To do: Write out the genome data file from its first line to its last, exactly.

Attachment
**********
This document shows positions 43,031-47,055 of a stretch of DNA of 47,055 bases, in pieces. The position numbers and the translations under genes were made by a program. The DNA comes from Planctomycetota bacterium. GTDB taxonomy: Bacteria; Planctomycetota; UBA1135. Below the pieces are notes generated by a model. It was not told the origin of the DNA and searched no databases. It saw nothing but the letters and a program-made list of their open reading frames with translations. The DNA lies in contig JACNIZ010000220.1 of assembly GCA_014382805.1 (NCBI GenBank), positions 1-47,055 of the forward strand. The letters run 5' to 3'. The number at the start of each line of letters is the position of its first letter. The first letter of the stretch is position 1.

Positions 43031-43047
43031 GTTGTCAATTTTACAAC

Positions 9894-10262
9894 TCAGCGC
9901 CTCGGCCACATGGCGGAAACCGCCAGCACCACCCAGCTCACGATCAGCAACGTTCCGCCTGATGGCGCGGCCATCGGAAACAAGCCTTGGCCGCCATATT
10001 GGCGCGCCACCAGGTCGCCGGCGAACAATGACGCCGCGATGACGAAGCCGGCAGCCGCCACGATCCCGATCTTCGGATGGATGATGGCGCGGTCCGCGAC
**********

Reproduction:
This document shows positions 43,031-47,055 of a stretch of DNA of 47,055 bases, in pieces. The position numbers and the translations under genes were made by a program. The DNA comes from Planctomycetota bacterium. GTDB taxonomy: Bacteria; Planctomycetota; UBA1135. Below the pieces are notes generated by a model. It was not told the origin of the DNA and searched no databases. It saw nothing but the letters and a program-made list of their open reading frames with translations. The DNA lies in contig JACNIZ010000220.1 of assembly GCA_014382805.1 (NCBI GenBank), positions 1-47,055 of the forward strand. The letters run 5' to 3'. The number at the start of each line of letters is the position of its first letter. The first letter of the stretch is position 1.

Positions 43031-43047
43031 GTTGTCAATTTTACAAC

Positions 9894-10262
9894 TCAGCGC
9901 CTCGGCCACATGGCGGAAACCGCCAGCACCACCCAGCTCACGATCAGCAACGTTCCGCCTGATGGCGCGGCCATCGGAAACAAGCCTTGGCCGCCATATT
10001 GGCGCGCCACCAGGTCGCCGGCGAACAATGACGCCGCGATGACGAAGCCGGCAGCCGCCACGATCCCGATCTTCGGATGGATGATGGCGCGGTCCGCGAC